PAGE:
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dc.contributor.authorLeiblein, Thomas-
dc.contributor.authorKroslakova, Ivana-
dc.contributor.authorFreimüller Leischtfeld, Susette-
dc.contributor.authorFieseler, Lars-
dc.contributor.authorHofer, Susanne-
dc.description.abstractFacility management (FM) is present in healthcare. According to the International Facility Management Association (IFMA) guidelines, an organisation is obliged to take precautions to enable continuous business operation and reduce hazards. As FM organizations or facilities services are sometimes responsible for water systems, and hence in the reduction of hazards in this area, the FM’s role is vital for maintaining hygiene. Being healthcare providers, dental surgeries are subject to strict hygienic criteria. During treatment patients are consigned to the care of dentists. The instruments of a dental chair unit (DCU) operate with drinking water from a source. In the process of an implemented hygienic concept in the dental surgeries the care instruments get disinfected systematically. But the water system of the building itself allows limited access, and its hygienic status is not always documented well. As can be seen by this example, hygiene concepts potentially contain blind spots. As a result, not only patients but also medical staff might be exposed to hygienic hazards, which are meant to be reduced to a minimum. Contaminated water lines may cause certain diseases (e.g. Legionnaire’s Disease). Inevitably, the personnel responsible have to manage the facilities appropriately to reduce the risks of a contamination. Literature on Legionella suggests an urgent need to address the issue of Legionella in dental surgeries. This paper will highlight the issue of Legionella in dental surgeries and aims to detect potential hazards from the built environments’ hygiene with a focus on water lines. It will further draw attention to additional criteria relevant for FM and duty holders. During the case study, data was collected on Legionella contamination in dental surgeries' waterlines. Building and water lines of the DCUs were tested as well, in compliance with the Swiss drinking water ordinance. Appreciating the fact, that there was no pathogen Legionella pneumophila detected in all samples of the DCUs, the questions arises on the incident of a potential contamination of the facilities (building) water line system itself as well as on the duties of the stakeholders involved.de_CH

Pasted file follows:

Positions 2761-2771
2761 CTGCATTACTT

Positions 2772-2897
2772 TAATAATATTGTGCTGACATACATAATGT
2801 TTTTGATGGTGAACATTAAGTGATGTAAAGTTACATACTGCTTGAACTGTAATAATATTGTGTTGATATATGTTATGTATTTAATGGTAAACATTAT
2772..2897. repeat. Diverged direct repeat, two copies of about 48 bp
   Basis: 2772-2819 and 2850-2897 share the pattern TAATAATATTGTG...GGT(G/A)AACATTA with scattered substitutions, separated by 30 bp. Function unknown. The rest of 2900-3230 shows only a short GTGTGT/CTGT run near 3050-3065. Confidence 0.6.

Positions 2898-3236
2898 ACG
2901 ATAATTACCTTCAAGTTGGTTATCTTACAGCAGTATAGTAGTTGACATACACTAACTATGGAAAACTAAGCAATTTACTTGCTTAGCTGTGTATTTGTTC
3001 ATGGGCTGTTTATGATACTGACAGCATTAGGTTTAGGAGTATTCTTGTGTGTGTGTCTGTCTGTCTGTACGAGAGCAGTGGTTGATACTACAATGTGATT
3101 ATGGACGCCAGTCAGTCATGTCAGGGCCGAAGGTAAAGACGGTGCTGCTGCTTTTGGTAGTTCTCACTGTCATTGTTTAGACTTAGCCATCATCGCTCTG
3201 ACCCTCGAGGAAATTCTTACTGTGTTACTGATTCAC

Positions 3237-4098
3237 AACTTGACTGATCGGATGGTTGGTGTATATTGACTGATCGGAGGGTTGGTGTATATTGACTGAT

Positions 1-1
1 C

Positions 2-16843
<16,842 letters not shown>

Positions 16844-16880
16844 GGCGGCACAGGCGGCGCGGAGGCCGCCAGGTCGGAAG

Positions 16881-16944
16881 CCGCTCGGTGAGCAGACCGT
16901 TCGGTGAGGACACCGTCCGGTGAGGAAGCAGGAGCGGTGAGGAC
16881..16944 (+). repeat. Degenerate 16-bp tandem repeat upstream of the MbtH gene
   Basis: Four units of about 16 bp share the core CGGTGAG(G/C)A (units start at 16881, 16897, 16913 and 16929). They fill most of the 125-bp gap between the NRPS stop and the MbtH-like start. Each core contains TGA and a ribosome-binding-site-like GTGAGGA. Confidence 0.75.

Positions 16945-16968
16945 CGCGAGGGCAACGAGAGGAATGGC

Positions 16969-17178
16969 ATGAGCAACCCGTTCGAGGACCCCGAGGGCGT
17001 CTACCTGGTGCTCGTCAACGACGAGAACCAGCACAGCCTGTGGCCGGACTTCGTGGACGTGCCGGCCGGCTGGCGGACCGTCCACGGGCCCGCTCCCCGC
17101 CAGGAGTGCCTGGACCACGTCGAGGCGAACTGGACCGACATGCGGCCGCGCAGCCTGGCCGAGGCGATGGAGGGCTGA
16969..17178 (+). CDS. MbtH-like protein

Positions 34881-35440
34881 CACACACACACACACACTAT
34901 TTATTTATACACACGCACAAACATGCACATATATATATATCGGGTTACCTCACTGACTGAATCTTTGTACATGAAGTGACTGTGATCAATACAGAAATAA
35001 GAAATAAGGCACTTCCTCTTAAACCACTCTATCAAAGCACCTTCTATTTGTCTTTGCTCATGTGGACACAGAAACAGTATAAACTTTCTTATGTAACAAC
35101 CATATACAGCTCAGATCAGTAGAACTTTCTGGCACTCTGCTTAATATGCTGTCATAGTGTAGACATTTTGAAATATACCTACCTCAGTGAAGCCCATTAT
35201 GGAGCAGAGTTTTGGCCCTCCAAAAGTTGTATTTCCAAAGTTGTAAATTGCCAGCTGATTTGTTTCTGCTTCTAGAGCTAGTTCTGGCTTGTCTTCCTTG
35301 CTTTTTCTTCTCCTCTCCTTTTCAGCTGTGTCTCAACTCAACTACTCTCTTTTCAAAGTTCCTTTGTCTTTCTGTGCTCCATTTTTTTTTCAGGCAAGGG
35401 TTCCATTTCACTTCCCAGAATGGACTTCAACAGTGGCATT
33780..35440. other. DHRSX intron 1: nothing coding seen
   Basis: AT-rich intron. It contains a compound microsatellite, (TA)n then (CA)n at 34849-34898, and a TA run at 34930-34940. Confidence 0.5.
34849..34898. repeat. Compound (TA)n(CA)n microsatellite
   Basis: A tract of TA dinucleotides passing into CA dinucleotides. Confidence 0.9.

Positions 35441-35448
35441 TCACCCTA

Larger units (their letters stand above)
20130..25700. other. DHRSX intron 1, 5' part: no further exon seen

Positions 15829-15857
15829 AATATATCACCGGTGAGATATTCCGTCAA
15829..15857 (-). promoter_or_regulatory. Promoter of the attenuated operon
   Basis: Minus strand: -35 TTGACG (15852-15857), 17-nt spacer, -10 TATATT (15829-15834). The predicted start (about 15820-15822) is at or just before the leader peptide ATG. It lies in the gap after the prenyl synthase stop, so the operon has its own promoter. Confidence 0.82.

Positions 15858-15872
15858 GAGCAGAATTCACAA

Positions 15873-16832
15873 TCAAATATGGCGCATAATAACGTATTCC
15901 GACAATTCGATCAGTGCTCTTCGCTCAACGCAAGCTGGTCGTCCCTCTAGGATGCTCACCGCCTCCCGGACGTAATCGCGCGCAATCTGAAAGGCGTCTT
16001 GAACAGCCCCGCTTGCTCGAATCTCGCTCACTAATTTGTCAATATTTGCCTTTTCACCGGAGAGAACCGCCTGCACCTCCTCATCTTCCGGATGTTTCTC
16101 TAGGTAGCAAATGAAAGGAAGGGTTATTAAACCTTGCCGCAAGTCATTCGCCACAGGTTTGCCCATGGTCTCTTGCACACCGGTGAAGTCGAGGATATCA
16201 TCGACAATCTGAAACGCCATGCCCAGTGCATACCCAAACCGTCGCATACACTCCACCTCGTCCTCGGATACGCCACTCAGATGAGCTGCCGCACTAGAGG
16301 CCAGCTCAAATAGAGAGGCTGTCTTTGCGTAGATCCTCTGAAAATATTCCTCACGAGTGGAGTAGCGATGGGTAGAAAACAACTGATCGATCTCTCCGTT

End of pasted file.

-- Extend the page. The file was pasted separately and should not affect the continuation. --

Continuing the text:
dc.publisherEuropean Facilities Management Network (EuroFM)de_CH
dc.rightsLicence according to publishing contractde_CH
dc.subject.ddc610: Medizin und Gesundheitde_CH
dc.subject.ddc658.2: Facility Managementde_CH
dc.titleLegionella in FM : Detection of Legionella pneumophila in waterlines of dental surgeries in the Canton of Zurich, Switzerlandde_CH
dc.typeKonferenz: Paperde_CH
zhaw.departementLife Sciences und Facility Managementde_CH
zhaw.organisationalunitInstitut für Facility Management (IFM)de_CH
zhaw.organisationalunitInstitut für Lebensmittel- und Getränkeinnovation (ILGI)de_CH
zhaw.conference.detailsEuroFM Conference 2015, People Make Facilities Management, Glasgow, June 1–3, 2015de_CH
zhaw.parentwork.editorAlexander, Keith-
zhaw.parentwork.editorPrice, Ilfryn-
zhaw.publication.reviewNot specifiedde_CH
zhaw.title.proceedingsEuroFM Research Papers, Section 5, Development Papersde_CH
zhaw.webfeedHospitality Managementde_CH
Appears in Collections:Publikationen Life Sciences und Facility Management

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